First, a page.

Oakland officials on Tuesday proclaimed a state of emergency to begin the process for state and federal aid after the inferno which killed at least 36 people.
The blaze broke out on Friday at an artists' loft and performance venue, known as the "Ghost Ship," which likely lacked proper fire safety equipment such as sprinklers, smoke detectors and proper exits, officials said.
Even some of the artists who lived there, seeking cheap rent in an expensive city, called it a "death trap."
Oakland Fire Chief Teresa Deloach Reed said the City Council was scheduled to ratify the state of emergency on Thursday, adding the cause of the deadly blaze has yet to be determined.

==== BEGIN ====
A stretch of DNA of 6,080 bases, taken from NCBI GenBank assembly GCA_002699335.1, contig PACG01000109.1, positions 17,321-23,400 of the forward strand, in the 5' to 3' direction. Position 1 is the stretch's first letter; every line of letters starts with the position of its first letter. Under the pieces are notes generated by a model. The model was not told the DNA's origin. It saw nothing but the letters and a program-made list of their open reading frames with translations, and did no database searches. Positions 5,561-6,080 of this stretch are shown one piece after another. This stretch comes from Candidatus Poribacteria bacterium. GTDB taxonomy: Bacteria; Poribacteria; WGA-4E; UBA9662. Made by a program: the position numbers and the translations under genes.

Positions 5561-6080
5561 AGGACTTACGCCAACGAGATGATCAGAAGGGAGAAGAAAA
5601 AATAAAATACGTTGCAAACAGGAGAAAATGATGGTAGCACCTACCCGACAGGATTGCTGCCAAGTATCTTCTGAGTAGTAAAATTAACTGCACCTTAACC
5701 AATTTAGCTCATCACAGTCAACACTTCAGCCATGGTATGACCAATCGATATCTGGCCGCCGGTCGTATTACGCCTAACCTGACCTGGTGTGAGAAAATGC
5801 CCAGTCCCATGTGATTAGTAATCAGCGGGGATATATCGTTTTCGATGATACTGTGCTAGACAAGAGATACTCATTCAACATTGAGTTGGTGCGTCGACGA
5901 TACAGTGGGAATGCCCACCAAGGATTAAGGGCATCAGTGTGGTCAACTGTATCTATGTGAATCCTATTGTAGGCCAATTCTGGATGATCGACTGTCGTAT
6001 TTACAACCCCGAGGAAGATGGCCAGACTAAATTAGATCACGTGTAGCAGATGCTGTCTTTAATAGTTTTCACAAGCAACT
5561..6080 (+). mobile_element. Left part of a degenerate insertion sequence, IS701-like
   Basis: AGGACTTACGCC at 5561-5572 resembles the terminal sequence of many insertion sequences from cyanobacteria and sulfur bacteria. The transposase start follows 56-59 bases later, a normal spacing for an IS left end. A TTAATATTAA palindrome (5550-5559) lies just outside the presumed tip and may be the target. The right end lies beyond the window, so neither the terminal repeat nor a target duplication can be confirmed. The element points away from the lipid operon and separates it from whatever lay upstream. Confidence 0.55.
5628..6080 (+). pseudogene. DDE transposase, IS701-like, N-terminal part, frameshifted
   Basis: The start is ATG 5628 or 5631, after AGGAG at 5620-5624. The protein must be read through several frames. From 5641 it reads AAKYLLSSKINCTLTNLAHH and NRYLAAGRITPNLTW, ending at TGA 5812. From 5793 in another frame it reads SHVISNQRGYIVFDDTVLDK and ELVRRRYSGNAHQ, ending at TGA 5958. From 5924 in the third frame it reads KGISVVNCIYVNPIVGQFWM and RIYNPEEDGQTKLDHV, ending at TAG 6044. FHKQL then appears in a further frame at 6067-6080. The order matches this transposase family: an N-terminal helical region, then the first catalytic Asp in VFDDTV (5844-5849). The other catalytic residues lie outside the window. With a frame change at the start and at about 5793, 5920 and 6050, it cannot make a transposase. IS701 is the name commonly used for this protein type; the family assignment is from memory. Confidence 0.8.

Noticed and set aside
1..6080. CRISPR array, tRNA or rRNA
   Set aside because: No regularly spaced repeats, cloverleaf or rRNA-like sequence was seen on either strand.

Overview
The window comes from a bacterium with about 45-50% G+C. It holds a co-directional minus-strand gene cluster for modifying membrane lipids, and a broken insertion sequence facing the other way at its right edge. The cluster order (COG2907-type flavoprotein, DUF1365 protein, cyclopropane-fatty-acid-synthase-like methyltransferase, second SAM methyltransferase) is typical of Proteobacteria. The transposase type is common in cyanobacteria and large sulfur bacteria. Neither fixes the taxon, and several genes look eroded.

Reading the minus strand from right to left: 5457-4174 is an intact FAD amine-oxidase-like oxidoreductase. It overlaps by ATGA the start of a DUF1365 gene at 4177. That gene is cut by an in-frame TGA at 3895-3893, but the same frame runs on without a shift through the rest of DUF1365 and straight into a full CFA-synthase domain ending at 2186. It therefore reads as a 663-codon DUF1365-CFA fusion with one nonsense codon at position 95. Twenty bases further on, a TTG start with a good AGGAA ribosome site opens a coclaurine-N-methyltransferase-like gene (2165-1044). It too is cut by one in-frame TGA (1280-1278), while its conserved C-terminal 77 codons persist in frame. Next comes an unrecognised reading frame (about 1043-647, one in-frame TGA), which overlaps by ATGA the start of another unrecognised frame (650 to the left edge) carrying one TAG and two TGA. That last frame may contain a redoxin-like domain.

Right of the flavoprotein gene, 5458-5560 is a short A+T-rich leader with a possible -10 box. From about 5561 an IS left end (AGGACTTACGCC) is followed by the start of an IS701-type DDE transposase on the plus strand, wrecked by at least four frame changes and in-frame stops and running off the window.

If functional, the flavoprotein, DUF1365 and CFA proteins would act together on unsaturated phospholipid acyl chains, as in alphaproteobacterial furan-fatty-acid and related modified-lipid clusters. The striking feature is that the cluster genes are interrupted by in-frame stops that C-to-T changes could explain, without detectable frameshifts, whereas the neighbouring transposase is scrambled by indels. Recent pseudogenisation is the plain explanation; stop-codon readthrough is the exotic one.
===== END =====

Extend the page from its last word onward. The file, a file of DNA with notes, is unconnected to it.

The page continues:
"This has been a heavy labour operation plus a heavy mental operation," said Reed.
Over the weekend, the news rippled across the US to friends and families of people living in Oakland, a city where many musicians and artists have moved as housing prices in the Bay Area have risen. Rents at the loft ran between $300 and $600 dollars a month.
The cause of the fire is unclear but arson looks unlikely, Oakland Mayor Libby Schaaf said. Criminal charges and civil suits are possible over the allegedly unsafe conditions that may have contributed to the tragedy.
Before prosecuting anyone responsible for unsafe conditions in the building, Schaaf said, the city's first priority is finding the victims and supporting the families.
The blaze ranks as the deadliest in the United States since 100 people perished in a nightclub fire in Rhode Island in 2003.